Inspectors General: The Oversight Paradox

Inspectors General are the people's watchdogs within government agencies and often the reason we know about government waste, fraud, and abuse. It's a concern then that 13 agencies lack IGs right now. A new report from the Bipartisan Policy Center makes recommendations for governmental oversight and the offices of IGs.

All Americans know that the oversight of government organizations is crucial to a functioning democracy, however having trustable oversight is easier said than done. Inspectors General (IG) have been tasked by the executive branch with this tricky job.

In essence, IG offices are like internal watchdogs working to make sure our tax dollars are not wasted. The reason the public knows about cases of waste or fraud is that, in our system of checks and balances, we’ve built these watchdogs into the fabric of government.

Inspectors Generals are placed into governmental organizations and are often encouraged to form close relationships with organization leaders while still remaining independent so that if the organization is involved in wrongdoing, then the IG can be trusted to expose the situation fairly.

It should be obvious that these requirements may contradict each other and require IGs to make subjective moral judgements. For the 40th anniversary of the Inspector General Act of 1978 that created the post of Inspector General, the Bipartisan Policy Center released a report with an accompanying panel discussion that highlighted just how complicated and important the job of an IG is.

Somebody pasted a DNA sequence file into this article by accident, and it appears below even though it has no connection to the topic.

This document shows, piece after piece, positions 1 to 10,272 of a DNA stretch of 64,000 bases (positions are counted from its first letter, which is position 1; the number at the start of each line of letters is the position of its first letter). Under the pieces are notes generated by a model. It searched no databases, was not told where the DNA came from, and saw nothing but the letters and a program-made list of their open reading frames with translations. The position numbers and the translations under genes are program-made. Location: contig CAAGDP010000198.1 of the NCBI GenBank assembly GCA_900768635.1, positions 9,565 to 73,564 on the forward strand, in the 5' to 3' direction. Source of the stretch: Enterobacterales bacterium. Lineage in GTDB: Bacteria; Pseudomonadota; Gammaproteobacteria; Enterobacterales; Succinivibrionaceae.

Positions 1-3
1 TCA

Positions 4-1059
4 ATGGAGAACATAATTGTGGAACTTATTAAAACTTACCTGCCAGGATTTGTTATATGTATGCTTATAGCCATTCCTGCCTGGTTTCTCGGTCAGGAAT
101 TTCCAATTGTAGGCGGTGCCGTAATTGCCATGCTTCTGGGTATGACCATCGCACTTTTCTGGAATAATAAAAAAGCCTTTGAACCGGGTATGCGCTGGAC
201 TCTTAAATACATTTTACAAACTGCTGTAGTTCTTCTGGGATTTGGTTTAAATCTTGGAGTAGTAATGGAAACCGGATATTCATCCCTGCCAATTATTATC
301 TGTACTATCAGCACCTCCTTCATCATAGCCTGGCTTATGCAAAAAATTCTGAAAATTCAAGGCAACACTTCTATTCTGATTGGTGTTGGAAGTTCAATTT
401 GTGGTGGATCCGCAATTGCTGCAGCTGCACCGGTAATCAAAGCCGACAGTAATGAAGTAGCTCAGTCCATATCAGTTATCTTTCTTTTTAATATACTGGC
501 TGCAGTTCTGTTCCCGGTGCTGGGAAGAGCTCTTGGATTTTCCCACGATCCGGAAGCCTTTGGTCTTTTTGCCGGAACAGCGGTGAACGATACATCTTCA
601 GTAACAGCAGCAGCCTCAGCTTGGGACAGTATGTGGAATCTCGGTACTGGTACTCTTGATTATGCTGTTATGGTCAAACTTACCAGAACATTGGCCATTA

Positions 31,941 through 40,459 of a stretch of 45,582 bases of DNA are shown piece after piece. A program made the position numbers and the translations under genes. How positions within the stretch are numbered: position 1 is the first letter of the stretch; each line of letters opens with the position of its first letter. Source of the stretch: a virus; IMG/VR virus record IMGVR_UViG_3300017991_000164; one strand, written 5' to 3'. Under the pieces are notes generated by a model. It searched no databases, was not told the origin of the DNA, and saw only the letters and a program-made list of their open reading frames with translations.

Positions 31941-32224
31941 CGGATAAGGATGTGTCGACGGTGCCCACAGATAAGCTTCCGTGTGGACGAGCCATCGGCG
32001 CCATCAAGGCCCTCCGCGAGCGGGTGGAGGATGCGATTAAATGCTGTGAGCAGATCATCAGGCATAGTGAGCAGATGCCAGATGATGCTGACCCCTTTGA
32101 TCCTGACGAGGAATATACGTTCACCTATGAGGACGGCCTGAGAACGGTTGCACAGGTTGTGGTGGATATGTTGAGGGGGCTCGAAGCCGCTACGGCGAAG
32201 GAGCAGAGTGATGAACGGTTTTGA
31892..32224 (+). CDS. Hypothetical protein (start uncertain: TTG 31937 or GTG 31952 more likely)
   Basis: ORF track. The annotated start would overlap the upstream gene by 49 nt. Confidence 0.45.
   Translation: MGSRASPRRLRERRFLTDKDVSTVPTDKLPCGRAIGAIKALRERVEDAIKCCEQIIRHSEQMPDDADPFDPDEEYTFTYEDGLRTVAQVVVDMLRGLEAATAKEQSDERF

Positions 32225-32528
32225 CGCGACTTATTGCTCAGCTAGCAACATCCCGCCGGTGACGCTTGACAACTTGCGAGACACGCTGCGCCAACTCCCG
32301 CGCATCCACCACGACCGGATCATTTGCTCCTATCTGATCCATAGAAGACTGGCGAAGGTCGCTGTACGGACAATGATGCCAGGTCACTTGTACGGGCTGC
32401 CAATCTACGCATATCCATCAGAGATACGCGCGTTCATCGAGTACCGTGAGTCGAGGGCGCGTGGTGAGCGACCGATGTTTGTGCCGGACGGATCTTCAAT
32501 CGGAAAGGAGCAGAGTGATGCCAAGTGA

Panelist and former Secretary of Agriculture Dan Glickman described all of the benefits he received through the close working relationship he had with his IG, including having the perspective of a trained risk management professional in strategy meetings and being able to fix potential conflicts before they happen. On the other hand, former IGs on the panel described how those types of personal relationships can lead the IG to have a real or perceived bias toward the organization. Even perceived bias is hugely detrimental when IGs are intended to be symbols of transparency and objectivity.

Since these internal watchdogs are critical to the people knowing about government waste, it is a concern that 13 of these offices are currently not filled, leaving agencies without a cop on the beat.

On top of all of that, panelist brought up how with limited resources there is disagreement as to what should be done about the lack of resources that are allocated for IGs. Should more money go to IGs so that they can hold their respective agencies accountable or would that be irresponsible as that same money could be given to the agency to help them solve any of the problems that IGs are investigating?

With the many choices an IG has to make, the job of an IG seems to be intentionally up to the discretion of the IG themselves. Although IGs have been fired in the past, the panelists pointed out that that the IGs must act independently and be trusted or else there is no point in the job existing at all. As a non-profit that prides itself on being a watchdog on democracy, Common Cause promotes the same type of transparency that IGs work on and understand that having a functioning set of IGs is extremely important. However, it is important to acknowledge just how hard the job of Inspectors General can be.